Perthshire firm aims to put decay in ‘time warp’
New technology claims to be able to help teeth ‘remineralise’
Former Dundee Dental School dean Professor Nigel Pitts (above) is one of the brains behind a revolutionary new device that aims to put tooth decay in a ‘time warp’.
Prof Pitts and his colleague Dr Chris Longbottom, himself a Dundee graduate, are the co-founders of Reminova, a new company set up to develop technologies in the fields of caries treatment, prevention and management, as well as tooth whitening.
The company is the first spin-out from the King’s College London Dental Innovation and Translation Centre which was launched in January 2013. The centre was formed to take research and novel technologies and turn them into products.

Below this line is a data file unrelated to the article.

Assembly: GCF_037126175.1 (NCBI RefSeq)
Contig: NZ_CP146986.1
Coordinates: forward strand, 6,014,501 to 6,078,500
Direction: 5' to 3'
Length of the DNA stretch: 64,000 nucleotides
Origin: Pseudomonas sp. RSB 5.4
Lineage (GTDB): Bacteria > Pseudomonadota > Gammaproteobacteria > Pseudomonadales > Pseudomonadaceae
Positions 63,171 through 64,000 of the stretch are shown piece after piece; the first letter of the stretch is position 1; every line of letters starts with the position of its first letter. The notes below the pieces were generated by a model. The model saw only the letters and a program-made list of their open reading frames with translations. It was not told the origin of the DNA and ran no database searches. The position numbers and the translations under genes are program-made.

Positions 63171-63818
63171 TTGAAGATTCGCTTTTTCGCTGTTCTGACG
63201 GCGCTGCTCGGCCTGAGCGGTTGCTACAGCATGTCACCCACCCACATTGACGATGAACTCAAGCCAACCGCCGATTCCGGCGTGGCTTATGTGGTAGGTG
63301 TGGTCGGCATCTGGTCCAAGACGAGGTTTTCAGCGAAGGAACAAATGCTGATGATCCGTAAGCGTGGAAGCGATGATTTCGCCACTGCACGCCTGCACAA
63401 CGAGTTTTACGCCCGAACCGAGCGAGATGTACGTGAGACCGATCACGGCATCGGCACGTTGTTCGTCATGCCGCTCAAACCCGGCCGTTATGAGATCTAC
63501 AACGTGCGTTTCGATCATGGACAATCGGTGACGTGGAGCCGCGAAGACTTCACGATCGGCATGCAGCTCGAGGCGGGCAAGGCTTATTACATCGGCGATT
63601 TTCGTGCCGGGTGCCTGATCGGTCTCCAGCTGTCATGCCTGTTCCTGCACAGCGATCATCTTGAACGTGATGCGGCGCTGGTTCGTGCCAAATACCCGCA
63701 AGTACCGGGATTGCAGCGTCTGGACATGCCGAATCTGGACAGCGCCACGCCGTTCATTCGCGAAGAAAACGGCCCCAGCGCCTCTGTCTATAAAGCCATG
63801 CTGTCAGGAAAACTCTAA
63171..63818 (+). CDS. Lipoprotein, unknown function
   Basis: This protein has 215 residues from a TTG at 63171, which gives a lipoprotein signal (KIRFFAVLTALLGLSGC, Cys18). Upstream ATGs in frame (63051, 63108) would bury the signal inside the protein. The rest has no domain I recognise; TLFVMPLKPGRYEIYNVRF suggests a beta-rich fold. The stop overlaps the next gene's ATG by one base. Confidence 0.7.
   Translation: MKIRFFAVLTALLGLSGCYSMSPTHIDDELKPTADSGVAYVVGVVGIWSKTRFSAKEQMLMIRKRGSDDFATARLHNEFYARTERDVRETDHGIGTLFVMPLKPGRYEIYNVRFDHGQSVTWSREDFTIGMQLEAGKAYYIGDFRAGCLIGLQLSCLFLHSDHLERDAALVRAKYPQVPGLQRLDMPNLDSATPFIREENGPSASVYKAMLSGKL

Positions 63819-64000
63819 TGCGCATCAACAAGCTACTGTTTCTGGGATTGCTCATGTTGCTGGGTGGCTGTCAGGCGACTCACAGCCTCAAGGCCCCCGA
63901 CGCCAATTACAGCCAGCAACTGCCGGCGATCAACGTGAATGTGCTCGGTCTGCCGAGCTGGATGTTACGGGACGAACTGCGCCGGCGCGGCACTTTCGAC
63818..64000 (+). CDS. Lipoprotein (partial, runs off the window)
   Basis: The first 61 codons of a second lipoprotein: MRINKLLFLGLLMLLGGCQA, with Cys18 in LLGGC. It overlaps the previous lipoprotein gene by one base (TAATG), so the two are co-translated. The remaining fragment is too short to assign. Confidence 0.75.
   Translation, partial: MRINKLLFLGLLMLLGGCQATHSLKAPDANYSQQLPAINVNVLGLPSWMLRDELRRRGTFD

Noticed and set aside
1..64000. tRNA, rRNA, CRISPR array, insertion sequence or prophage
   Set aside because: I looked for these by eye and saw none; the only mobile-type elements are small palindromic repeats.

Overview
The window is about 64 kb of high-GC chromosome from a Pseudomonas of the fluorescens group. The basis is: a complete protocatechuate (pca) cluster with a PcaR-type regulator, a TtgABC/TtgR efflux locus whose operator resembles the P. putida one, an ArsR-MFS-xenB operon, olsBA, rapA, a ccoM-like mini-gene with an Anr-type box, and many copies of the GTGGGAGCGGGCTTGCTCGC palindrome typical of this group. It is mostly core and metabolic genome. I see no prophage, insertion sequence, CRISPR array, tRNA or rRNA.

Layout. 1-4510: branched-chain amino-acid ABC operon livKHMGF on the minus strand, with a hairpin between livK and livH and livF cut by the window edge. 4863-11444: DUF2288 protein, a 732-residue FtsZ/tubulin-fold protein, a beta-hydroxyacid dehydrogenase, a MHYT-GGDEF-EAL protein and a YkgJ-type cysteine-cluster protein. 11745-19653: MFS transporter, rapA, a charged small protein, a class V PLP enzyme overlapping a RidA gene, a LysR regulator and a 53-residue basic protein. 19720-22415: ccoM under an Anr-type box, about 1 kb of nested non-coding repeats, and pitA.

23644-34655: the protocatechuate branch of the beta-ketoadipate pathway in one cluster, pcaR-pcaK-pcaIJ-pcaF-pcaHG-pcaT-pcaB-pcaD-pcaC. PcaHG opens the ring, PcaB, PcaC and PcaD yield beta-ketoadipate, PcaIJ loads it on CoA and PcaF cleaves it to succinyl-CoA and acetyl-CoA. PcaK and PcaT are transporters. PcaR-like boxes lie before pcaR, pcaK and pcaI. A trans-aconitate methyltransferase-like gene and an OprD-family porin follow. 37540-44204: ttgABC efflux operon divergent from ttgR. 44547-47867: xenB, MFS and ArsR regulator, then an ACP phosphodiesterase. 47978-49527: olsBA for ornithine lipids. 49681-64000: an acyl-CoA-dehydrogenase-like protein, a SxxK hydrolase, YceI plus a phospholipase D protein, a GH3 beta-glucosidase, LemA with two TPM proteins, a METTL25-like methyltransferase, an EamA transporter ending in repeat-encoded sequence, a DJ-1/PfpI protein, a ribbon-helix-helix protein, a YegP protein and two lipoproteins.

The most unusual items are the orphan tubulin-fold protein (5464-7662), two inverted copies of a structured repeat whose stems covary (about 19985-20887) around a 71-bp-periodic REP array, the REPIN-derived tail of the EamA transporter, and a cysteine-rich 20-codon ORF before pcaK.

The technology aims to take the pain out of tooth decay treatment by electrically reversing the process to help teeth ‘remineralise’
And, while the national press has been happily predicting the end of drilling and filling, the official Kings College press release was a little more circumspect in its predictions, announcing that “dentists could soon be giving your teeth a mild ‘time warp’ to encourage them to self-repair”.
It continued: “The technology aims to take the pain out of tooth decay treatment by electrically reversing the process to help teeth ‘remineralise’.
“The two-step method developed by Reminova first prepares the damaged part of the enamel outer layer of the tooth, then uses a tiny electric current to ‘push’ minerals into the tooth to repair the damaged site.
“The defect is remineralised in a painless process that requires no drills, no injections and no filling materials. Electric currents are already used by dentists to check the pulp or nerve of a tooth; the new device uses a far smaller current than that currently used on patients and which cannot be felt by the patient.
“The technique, known as Electrically Acceleratedand Enhanced Remineralisation (EAER), could be brought to market within three years.”